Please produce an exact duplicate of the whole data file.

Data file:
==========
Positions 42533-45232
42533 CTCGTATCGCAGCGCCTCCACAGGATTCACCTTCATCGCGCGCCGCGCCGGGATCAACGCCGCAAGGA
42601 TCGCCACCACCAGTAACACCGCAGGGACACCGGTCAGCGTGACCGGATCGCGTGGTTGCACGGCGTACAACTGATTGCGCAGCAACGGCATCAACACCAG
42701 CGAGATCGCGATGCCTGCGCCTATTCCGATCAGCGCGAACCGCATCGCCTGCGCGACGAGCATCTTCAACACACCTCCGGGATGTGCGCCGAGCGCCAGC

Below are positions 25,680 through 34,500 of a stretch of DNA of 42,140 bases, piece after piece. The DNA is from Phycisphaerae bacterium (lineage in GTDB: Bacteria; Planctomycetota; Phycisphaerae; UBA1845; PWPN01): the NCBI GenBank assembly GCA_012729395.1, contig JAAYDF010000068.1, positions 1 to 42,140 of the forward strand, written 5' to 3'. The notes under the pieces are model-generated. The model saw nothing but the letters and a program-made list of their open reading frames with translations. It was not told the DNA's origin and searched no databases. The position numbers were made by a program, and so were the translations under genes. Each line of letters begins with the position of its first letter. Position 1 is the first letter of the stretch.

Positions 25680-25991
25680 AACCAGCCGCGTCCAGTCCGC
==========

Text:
Positions 42533-45232
42533 CTCGTATCGCAGCGCCTCCACAGGATTCACCTTCATCGCGCGCCGCGCCGGGATCAACGCCGCAAGGA
42601 TCGCCACCACCAGTAACACCGCAGGGACACCGGTCAGCGTGACCGGATCGCGTGGTTGCACGGCGTACAACTGATTGCGCAGCAACGGCATCAACACCAG
42701 CGAGATCGCGATGCCTGCGCCTATTCCGATCAGCGCGAACCGCATCGCCTGCGCGACGAGCATCTTCAACACACCTCCGGGATGTGCGCCGAGCGCCAGC

Below are positions 25,680 through 34,500 of a stretch of DNA of 42,140 bases, piece after piece. The DNA is from Phycisphaerae bacterium (lineage in GTDB: Bacteria; Planctomycetota; Phycisphaerae; UBA1845; PWPN01): the NCBI GenBank assembly GCA_012729395.1, contig JAAYDF010000068.1, positions 1 to 42,140 of the forward strand, written 5' to 3'. The notes under the pieces are model-generated. The model saw nothing but the letters and a program-made list of their open reading frames with translations. It was not told the DNA's origin and searched no databases. The position numbers were made by a program, and so were the translations under genes. Each line of letters begins with the position of its first letter. Position 1 is the first letter of the stretch.

Positions 25680-25991
25680 AACCAGCCGCGTCCAGTCCGC